Even the most politically disinterested observer had to know from
the minute the Deputy Minister of Health, John Abbott, uttered the word “change”
in relation to the health care system that he would be forced to eat his words
— by both government and union.
facilities that we no longer need and no longer can afford… We have 45 per cent
more nurses than the rest of the country.”
a knot, the premier’s office sent Abbott out to backtrack.
servant had the spine to speak truth to power, successive governments — mostly
Tory — having run the province over a fiscal cliff (note the past tense). It
seems there is one such person.
assess modifications to an excessively expensive healthcare system. His were
not random thoughts but a series of considered reforms. The CBC story read:
operator of a private personal-care home or ambulance service, Abbott said
prepare for a methodical and systematic retooling of the system over the next
three to five years.”
health and addictions, and caring for seniors.”
|Deputy Minister John Abbott|
through attrition, reassigning health providers to where they’re most needed,
changing the way the four regional health authorities operate, and improving
services to rural areas by increasing the number of nurse practitioners.
community through new primary health-care teams comprising a broad spectrum of
situation, that such change is necessary?
Unfortunately, the Premier’s message to Abbott — and to us — is that we should
not be over-confident that the government has the courage to actually do
messaging. Minister John Haggie was nowhere to be seen. He ought to have been
ready to give Debbie Forward some much-needed perspective and to remind her that
this Province is about to change forever.
will not be pretty.
subject in a place where protecting one’s turf always holds precedence over larger
public policy concerns.
nursing workforce as we should,” or that the cost of “sick leave is
significantly higher” than in other provinces, Abbott might as well have been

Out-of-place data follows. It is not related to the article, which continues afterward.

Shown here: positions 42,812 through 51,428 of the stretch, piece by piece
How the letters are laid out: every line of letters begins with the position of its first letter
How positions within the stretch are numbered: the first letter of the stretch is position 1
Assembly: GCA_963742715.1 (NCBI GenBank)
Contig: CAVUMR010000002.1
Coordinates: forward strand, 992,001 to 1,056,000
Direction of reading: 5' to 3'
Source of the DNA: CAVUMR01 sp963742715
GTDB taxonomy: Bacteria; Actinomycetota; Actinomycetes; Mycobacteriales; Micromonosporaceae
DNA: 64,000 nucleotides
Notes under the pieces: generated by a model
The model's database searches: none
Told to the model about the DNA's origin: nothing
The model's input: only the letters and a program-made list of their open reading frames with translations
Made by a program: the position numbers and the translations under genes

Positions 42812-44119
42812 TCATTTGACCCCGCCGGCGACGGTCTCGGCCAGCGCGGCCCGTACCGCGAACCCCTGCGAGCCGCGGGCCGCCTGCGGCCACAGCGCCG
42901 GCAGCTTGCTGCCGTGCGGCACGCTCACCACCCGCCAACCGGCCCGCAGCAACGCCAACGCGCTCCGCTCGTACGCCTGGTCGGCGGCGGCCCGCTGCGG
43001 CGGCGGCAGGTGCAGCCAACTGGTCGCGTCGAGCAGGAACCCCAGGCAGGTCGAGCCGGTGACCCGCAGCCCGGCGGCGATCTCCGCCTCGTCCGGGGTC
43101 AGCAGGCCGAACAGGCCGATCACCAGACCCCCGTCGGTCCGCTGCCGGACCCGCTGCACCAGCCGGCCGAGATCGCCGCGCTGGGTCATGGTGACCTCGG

suggesting the cancellation of the ferry services. The air is instantly sucked
out of the room, debate supplanted by vitriol.
assertions that reflect poorly on her membership. But was it really “outright
betrayal of the more than 5,500 RNs in the province,” as she stated? Was it
“bargaining in bad faith,” or tantamount to being “slapped in the face by this
government”? What I heard was comment, not a campaign.
|RNUNL President Debbie Forward|
delivery? Do they not have primacy against larger questions — for instance, how
many nurses might be asked to take less work?
state: overspending, government’s mismanagement of its human resource needs,
and expenditures on health care relative to both the whole Country and to Nova
Scotia (which also has a highly dispersed rural population).
|Source: Dr.Wade Locke Presentation|
|Source: Dr. Wade Locke Presentation|
40.8% of all current account expenditures in 2016-17. Health care alone
represents 36% of the current account — 115% of the Canadian average — in 2016,
according to Dr. Wade Locke in the above Exhibit; “… 25 per cent more for
health care than the national average,” according to Abbott.
it’s not a recession until we are the ones out of a job. Fair enough. But it
seems to me, given the size of the problem, that the issues Abbott raises are
not the ones that should attract an excess of umbrage.
government — is missing an opportunity. She is skewering discussion even before
the real issues get their first breath.
right by them if she promotes the belief that the status quo is sustainable.
another. Collective bargaining won’t be an option if bondholders are asked to
take a haircut too.
heads of NAPE and CUPE — when a small cadre of politicians allowed sustainable
public policy to fall into an abyss?
reported to Parliament in October that the Province of NL needed to find $2
billion in expenditure cuts or new revenues in order to achieve sustainability.
And the reader should note that that Report failed to mention the one-half
billion dollars required to mitigate electricity rates in 2020.
stewards of our wealth.
into the Liberal Party’s strategic plan — or when the Deputy Minister of Health
is told to make bland utterances but, otherwise, to stay quiet. It’s just that
Ms. Forward, like the rest of us, should be laughing at them, not joining them.
Refusing to make the easy decisions now means that the hard ones continue to languish.
The first cuts that government makes will test our passions and our patience. They will affect health care and education;
rural NL, too. The hard ones will cause riots over roads and ferries, and wars
over jobs. More delay will only mean more riots, more wars.
some federal bureaucrat on the Rideau. I am still hopeful that we are smarter